Second, let's turn to marine genetic resources. Here the vexed question has been exactly what any new benefit-sharing mechanism will look like. Will companies patenting genetic codes have to share money with the global South? Or will they be able to simply share non-monetary benefits, like information and data? Will benefit-sharing be compulsory, or optional?
Disappointingly, the new treaty does not seem to resolve these vexed issues at all. The agreed text does suggest that a new global fund be set up. But who will pay into it and when? Will contributions be voluntary, or required? At the moment, it seems that the drive to secure an agreement has led negotiators to defer those vitally important questions to some later date.
There is no doubt that the new treaty makes valuable progress in some areas. Among other things, it provides a framework under which 30% of the ocean could be protected – but getting anywhere close to that target will be hard political work. It also provides a mechanism for sharing the benefits of exploitation of marine genetic resources – though here much remains to be argued over.
But it is important that we do not assume the box of fair and effective High Seas governance has been ticked and move our attention on to other issues.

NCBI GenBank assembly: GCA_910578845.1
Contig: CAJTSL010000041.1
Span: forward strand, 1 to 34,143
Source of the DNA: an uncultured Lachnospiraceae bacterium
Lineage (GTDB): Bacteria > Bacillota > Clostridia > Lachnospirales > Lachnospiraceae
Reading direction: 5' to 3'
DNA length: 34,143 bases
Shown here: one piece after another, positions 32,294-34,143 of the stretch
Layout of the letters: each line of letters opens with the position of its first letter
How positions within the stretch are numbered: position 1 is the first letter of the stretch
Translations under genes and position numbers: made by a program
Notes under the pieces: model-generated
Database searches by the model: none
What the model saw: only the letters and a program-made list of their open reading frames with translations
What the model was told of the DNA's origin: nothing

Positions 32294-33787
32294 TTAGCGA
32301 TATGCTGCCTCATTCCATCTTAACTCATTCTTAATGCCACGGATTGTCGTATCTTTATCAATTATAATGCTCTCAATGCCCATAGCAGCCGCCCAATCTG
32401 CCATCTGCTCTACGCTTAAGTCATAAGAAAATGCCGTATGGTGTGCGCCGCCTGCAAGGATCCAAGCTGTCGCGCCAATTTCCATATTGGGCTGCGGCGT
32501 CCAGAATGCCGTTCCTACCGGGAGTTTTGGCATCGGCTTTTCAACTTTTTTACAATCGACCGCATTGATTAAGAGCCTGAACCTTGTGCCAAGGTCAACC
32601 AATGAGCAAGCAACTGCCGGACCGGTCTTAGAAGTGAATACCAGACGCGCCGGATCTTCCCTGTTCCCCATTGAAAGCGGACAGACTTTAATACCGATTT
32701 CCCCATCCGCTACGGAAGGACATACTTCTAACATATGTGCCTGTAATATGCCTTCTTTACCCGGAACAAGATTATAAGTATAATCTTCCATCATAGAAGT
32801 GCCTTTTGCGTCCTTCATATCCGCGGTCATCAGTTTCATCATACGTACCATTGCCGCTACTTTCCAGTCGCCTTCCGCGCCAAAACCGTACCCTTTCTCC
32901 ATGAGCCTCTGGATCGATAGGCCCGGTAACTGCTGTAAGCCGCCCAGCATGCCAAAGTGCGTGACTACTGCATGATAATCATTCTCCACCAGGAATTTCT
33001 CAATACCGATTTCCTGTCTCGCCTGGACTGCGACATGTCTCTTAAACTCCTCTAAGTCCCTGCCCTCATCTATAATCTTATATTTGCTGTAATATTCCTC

In many ways the treaty remains highly permissive and it is not clear that it will allow us to adequately tackle the twin crises of environmental destruction and growing inequality in the ocean economy. For that, more ambitious policies might be required, including forbidding the vast majority of extractive activities on the High Seas. Leading fisheries experts have suggested we would do better, for example, to simply end all fishing on the High Seas.
While the treaty undoubtedly makes some progress, then, a great number of challenges remain. The centrality of the ocean to our futures means that we will ultimately have to think bigger. A better approach might be to treat the High Seas as our most important reservoir of biodiversity, to be protected accordingly – even if this means turning our backs on the creeping industrialisation of the ocean.
Chris Armstrong is Professor of Political Theory at the University of Southampton, where he works on issues of global justice, climate justice, territory and the environment. His book A Blue New Deal: Why We Need A New Politics for the Ocean is out now in paperback. Listen to our interview with Chris about the Blue New Deal and saving our oceans here.
Main image: Abigail Lynn/Unsplash.